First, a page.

Andy Kilianski

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BACKGROUND The MinION™ nanopore sequencer was recently released to a community of alpha-testers for evaluation using a variety of sequencing applications. Recent reports have tested the ability of the MinION™ to act as a whole genome sequencer and have demonstrated that nanopore sequencing has tremendous potential utility. However, the current nanopore(More)
Nanopore sequencing, a novel genomics technology, has potential applications for routine biosurveillance, clinical diagnosis, and outbreak investigation of virus infections. Using rapid sequencing of unamplified RNA/cDNA hybrids, we identified Venezuelan equine encephalitis virus and Ebola virus in 3 hours from sample receipt to data acquisition,(More)
Undergraduate, graduate, and postdoctoral scientists trained as virologists can play critical roles in public health, such as in health science policy, epidemiology, and national defense. Despite a need for basic science backgrounds within these fields, finding entry-level careers can be challenging. Volunteer opportunities are a great way for scientists to(More)
Increasing threats of bioterrorism and the emergence of novel disease agents, including the recent international outbreaks of H7N9 influenza and MERS-CoV, have stressed the importance and highlighted the need for public health preparedness at local, regional, and national levels. To test plans that were developed for mass prophylaxis scenarios, in April(More)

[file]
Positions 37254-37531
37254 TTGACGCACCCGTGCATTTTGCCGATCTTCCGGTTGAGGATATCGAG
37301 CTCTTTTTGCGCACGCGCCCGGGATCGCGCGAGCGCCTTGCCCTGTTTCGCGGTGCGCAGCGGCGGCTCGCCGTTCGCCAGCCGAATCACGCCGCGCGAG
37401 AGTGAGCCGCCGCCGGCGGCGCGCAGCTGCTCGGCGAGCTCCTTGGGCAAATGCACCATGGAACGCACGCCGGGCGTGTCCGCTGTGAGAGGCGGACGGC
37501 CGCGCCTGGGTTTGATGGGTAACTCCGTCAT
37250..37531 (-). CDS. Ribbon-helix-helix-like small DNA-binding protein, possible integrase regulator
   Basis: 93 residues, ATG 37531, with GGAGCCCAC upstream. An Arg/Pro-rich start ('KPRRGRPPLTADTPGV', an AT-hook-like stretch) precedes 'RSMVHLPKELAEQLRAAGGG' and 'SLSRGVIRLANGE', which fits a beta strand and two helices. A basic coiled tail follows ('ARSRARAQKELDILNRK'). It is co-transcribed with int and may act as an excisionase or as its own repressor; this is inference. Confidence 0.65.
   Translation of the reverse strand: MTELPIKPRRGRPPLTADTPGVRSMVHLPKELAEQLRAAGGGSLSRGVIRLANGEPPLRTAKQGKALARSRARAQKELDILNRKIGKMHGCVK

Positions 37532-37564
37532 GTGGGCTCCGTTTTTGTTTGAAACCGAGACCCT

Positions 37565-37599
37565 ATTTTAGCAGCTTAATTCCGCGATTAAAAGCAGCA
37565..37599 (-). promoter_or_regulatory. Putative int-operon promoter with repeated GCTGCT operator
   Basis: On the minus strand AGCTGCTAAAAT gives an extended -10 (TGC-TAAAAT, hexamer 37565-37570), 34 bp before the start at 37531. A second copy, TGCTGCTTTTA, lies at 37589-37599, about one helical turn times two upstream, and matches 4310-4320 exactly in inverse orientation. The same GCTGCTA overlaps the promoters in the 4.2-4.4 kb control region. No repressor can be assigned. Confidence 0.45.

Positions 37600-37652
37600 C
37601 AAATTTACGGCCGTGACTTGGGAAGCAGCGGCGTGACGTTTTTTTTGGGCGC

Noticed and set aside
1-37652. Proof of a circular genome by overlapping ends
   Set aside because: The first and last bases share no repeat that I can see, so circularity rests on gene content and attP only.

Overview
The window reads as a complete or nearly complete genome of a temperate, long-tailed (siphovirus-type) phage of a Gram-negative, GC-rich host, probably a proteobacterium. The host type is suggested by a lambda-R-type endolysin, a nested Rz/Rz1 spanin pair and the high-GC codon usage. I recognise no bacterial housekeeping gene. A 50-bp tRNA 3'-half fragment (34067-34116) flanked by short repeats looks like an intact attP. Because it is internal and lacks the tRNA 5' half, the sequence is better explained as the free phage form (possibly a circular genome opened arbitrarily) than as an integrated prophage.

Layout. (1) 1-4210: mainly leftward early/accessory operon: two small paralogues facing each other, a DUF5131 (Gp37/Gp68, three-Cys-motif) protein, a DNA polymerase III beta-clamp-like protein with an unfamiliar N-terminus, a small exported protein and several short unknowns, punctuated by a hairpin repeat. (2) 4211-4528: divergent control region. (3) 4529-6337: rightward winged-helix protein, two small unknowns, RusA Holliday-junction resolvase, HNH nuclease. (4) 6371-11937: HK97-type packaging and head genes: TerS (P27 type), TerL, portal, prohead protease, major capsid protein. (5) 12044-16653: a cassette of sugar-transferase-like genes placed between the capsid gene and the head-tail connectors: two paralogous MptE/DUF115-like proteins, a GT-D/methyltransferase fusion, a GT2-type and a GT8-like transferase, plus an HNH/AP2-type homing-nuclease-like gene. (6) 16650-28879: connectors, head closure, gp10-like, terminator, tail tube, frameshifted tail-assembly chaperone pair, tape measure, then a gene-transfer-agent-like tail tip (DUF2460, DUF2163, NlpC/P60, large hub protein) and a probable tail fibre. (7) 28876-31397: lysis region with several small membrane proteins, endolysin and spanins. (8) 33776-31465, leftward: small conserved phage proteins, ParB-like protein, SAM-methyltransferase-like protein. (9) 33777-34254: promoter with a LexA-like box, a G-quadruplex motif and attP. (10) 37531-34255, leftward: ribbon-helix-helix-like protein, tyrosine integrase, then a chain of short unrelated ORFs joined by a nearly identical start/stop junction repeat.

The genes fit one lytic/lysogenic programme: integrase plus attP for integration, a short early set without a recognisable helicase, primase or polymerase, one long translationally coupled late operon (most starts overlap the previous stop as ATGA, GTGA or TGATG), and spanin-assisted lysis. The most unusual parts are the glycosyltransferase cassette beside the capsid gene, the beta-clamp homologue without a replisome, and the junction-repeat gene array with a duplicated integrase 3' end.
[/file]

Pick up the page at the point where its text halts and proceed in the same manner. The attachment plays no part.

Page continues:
The detection of pathogens in complex sample backgrounds has been revolutionized by wide access to next-generation sequencing (NGS) platforms. However, analytical methods to support NGS platforms are not as uniformly available. Pathosphere (found at Pathosphere.org) is a cloud - based open - sourced community tool that allows for communication,(More)
T here is ongoing discussion among the scientific and biosecurity communities over how to address concerns about “gain-of-function” (GOF) research using highly pathogenic agents [1–3]. The discussion has mainly centered on previous work by Yoshihiro Kawaoka’s group at the University of Madison-Wisconsin in the USA [4] and Ron Fouchier’s group at Rotterdam(More)
The current Ebola virus outbreak has highlighted the uncertainties surrounding many aspects of Ebola virus virology, including routes of transmission. The scientific community played a leading role during the outbreak-potentially, the largest of its kind-as many of the questions surrounding ebolaviruses have only been interrogated in the laboratory.(More)
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